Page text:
Cheye Calvo, director of the transportation committee for the National Conference of State Legislatures, also held out the specter of states refusing to comply.

“States don’t have to do it,” Calvo said. States, which have been facing ever more dire budget crunches in recent years, may have to start picking and choosing which federal mandates they should comply with, Calvo said.

“They have to evaluate this federal mandate with all the other federal mandates,” he said. But Calvo added that states will first “take a look at [the law] and see if it’s possible or not. … I think they’re going to try to meet it first.”

Meanwhile, Jason King, spokesman for the American Association of Motor Vehicle Administrators, said AAMVA’s members will try to comply with the mandate, but will press Congress to appropriate the funds to do so. The current bill does not provide states with any additional monies to upgrade computer systems or train workers to do instant verification of identifying documents.

“We will do our best to comply,” said King. “But we have 21st-century legislation that needs some 21st-century funding.”

King added, “We are concerned, especially about it being an unfunded mandate, but we will work with [the Department of] Homeland Security to make it work for our members.”

King noted that the revised REAL ID in the supplemental still “gives states the autonomy to decide to issue drivers’ licenses to undocumented immigrants.” Indeed, as long as states have different IDs for those who cannot show proof of citizenship or legal residency, they may continue to issue licenses to illegal immigrants. Tennessee and Utah have already implemented such changes at their DMVs.

Meanwhile, governors and legislators are fuming that the new REAL ID bill will put an end to an advisory group at the Transportation Department that was designed to come up with a compromise approach.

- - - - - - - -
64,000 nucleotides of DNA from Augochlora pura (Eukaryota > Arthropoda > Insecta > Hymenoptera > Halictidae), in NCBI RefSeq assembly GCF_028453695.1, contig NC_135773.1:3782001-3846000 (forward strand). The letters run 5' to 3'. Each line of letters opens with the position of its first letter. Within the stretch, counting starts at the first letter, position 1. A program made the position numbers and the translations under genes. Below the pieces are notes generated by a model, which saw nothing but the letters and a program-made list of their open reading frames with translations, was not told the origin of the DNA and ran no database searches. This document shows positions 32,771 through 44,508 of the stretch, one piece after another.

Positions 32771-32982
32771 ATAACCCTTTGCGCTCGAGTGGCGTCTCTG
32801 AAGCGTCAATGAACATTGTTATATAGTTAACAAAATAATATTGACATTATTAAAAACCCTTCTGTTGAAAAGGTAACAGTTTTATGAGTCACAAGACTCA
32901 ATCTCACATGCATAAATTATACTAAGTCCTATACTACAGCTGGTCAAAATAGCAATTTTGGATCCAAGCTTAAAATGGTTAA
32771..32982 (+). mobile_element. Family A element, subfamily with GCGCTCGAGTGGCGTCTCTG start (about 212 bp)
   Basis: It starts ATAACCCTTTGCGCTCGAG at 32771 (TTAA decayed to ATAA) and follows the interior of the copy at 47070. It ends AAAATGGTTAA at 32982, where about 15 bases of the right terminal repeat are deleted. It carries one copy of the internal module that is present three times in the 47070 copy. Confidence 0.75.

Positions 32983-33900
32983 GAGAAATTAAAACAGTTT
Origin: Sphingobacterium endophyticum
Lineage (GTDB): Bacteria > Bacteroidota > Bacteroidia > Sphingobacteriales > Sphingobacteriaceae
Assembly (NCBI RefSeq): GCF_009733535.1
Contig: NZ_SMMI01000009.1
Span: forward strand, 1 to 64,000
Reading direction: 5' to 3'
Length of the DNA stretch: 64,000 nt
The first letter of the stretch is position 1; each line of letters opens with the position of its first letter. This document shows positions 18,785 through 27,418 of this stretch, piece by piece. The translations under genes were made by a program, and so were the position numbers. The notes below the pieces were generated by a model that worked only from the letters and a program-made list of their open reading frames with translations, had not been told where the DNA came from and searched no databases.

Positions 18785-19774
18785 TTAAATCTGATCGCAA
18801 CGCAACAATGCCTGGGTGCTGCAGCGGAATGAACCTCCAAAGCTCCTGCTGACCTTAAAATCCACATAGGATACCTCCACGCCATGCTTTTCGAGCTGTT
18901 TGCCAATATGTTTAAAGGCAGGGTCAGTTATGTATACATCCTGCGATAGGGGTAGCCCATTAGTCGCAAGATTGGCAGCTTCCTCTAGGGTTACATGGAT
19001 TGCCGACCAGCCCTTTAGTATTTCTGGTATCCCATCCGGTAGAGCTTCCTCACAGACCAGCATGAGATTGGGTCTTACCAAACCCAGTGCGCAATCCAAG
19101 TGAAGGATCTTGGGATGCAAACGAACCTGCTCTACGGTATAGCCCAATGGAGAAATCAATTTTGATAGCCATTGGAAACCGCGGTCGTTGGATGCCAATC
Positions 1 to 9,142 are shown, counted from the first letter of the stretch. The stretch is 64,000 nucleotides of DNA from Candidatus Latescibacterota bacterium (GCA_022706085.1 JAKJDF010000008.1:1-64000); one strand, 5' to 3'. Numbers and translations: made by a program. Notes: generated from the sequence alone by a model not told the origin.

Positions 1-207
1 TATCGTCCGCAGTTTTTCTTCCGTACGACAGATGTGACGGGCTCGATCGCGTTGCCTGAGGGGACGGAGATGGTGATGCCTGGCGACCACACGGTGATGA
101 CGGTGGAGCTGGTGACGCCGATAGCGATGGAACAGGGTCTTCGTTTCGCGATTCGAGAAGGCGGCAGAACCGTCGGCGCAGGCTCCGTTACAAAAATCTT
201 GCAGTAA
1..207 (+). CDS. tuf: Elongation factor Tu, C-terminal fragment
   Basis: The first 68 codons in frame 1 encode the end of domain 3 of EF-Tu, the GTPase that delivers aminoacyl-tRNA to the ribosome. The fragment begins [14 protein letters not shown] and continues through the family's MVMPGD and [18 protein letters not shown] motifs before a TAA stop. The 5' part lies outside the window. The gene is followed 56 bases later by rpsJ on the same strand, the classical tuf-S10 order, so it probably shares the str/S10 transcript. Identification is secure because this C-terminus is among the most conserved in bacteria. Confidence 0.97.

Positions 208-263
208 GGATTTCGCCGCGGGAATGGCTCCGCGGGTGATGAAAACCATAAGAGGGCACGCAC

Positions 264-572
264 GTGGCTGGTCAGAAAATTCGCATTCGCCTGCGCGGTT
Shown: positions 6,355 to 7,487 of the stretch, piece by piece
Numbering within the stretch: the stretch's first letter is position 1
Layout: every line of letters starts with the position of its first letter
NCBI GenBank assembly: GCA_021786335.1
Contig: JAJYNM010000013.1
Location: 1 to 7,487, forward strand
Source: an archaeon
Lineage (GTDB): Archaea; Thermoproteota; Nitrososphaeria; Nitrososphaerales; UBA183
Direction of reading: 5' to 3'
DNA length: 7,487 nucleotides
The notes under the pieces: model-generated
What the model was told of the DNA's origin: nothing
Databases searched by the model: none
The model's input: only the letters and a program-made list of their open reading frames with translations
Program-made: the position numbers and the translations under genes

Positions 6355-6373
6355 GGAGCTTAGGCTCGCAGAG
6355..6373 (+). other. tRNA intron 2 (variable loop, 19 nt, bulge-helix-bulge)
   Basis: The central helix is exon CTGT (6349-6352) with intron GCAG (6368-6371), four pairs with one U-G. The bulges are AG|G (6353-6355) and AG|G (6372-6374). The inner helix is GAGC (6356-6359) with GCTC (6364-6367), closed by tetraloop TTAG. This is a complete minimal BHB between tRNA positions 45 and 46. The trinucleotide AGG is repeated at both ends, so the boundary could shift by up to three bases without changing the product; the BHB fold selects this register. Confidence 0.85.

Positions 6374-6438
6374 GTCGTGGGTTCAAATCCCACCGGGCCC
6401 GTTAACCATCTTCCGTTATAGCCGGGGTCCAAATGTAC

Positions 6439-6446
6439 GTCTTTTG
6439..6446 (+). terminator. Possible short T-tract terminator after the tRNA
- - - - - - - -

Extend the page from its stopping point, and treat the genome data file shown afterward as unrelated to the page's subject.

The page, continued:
The Regulatory Negotiation Advisory Committee was established in last year’s intelligence overhaul bill, which Sensenbrenner originally sought to use as the vehicle for REAL ID. Instead, compromise language establishing the advisory group was adopted, and Sensenbrenner won a promise from House GOP leaders to put the REAL ID legislation on the first “must pass” legislation of the 109th Congress, which turned out to be the supplemental war spending bill.

Though representatives from the states have been working since early this year to devise drivers’ license standards that states and federal entities could accept, advisory group members got a letter last week indicating that their activities would be halted now that REAL ID is close to becoming law.

“Since it appears that the REAL ID Act will be enacted in the near future, however, the next meeting of the advisory committee, scheduled for May 10-13, 2005, is suspended,” Jeffrey Shane, Transportation’s undersecretary for policy, wrote in an undated letter. “When the president signs the legislation, the Department will issue a Federal Register notice formally terminating the advisory committee and the negotiated rulemaking process.”

Calvo said it was just one more slap in the face to state representatives who have been trying to work with the Bush administration and Congress on drivers’ license standards.

“The whole process for REAL ID has been totally unencumbered by the way states actually issue drivers’ licenses,” Calvo said.

Huckabee agreed. “They’ve really wasted the time of all the people who’ve tried to have input,” he said.